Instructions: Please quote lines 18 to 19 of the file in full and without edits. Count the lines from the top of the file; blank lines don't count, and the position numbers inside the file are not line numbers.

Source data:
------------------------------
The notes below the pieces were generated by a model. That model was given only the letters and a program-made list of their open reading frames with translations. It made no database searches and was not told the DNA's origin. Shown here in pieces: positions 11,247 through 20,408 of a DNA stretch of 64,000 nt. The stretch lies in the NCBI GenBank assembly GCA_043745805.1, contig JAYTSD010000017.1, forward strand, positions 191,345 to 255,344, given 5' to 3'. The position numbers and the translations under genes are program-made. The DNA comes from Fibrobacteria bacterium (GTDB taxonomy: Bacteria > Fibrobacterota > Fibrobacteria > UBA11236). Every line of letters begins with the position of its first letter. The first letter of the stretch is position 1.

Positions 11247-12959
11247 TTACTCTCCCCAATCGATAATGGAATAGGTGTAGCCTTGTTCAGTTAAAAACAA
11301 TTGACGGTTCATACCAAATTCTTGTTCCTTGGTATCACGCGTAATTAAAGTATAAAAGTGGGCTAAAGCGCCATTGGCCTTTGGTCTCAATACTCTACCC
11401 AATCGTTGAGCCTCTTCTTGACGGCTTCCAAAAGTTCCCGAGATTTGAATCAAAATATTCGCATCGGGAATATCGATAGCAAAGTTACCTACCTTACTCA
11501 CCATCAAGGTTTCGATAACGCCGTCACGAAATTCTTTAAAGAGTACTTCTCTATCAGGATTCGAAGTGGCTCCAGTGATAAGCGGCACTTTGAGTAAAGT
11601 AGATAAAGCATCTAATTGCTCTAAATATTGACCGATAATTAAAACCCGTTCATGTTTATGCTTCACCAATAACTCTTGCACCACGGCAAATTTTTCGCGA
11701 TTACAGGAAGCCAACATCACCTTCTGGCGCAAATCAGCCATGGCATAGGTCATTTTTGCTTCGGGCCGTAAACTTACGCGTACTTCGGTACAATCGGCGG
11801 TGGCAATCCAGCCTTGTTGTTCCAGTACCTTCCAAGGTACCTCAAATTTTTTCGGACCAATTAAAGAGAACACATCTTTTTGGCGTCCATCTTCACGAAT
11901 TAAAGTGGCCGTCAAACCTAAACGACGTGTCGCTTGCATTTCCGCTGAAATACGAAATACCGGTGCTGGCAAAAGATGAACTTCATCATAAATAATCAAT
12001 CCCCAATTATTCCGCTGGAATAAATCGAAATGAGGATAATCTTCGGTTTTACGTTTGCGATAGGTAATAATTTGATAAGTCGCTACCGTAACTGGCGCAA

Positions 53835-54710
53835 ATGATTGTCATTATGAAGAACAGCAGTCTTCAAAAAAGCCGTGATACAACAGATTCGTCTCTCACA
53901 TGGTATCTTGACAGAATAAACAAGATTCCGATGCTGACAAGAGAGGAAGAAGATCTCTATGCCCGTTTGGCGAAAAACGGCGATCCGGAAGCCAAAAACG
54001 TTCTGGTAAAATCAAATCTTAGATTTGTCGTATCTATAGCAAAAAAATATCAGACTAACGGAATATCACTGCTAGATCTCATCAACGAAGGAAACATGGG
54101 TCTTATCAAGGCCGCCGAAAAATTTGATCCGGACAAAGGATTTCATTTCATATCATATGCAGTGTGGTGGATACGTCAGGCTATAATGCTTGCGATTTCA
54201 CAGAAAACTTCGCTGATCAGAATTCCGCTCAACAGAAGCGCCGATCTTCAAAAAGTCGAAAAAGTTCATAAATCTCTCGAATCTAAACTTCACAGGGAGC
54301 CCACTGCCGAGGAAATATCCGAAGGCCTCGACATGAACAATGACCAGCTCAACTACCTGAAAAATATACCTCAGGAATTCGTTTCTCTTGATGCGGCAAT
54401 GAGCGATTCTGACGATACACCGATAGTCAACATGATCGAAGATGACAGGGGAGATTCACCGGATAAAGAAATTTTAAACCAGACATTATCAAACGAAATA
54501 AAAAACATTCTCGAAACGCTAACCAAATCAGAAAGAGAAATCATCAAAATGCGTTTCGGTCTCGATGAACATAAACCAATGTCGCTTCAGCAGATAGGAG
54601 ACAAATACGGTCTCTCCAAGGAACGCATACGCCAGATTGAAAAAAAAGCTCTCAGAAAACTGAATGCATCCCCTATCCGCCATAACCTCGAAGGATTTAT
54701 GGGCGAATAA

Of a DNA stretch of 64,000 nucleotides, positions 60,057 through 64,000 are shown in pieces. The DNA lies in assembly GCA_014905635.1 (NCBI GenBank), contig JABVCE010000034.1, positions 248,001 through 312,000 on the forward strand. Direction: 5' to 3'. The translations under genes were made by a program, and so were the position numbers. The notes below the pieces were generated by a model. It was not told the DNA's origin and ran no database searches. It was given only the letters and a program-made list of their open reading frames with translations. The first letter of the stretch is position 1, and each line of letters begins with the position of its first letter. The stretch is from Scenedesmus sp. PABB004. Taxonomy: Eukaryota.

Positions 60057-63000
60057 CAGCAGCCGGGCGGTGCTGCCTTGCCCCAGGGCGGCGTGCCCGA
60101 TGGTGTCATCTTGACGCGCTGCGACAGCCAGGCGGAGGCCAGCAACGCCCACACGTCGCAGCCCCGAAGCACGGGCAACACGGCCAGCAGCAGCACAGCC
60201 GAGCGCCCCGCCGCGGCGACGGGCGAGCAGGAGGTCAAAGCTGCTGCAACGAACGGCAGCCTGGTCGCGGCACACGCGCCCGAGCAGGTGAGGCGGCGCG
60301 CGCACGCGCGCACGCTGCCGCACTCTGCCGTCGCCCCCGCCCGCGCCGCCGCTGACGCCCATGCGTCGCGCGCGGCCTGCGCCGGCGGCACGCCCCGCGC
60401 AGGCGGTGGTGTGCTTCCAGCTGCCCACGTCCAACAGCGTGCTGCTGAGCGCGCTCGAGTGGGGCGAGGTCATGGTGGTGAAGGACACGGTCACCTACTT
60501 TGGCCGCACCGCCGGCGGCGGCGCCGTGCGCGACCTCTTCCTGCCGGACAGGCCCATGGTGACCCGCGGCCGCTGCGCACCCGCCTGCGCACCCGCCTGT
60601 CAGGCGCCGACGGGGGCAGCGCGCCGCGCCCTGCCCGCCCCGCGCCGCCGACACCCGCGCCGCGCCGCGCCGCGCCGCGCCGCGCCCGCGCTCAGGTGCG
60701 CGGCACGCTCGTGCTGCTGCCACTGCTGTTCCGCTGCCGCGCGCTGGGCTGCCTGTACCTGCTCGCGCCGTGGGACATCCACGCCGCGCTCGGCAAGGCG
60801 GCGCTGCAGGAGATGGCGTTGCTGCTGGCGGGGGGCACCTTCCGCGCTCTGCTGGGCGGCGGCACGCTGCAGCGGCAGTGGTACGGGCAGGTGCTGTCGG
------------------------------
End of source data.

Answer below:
54301 CCACTGCCGAGGAAATATCCGAAGGCCTCGACATGAACAATGACCAGCTCAACTACCTGAAAAATATACCTCAGGAATTCGTTTCTCTTGATGCGGCAAT
54401 GAGCGATTCTGACGATACACCGATAGTCAACATGATCGAAGATGACAGGGGAGATTCACCGGATAAAGAAATTTTAAACCAGACATTATCAAACGAAATA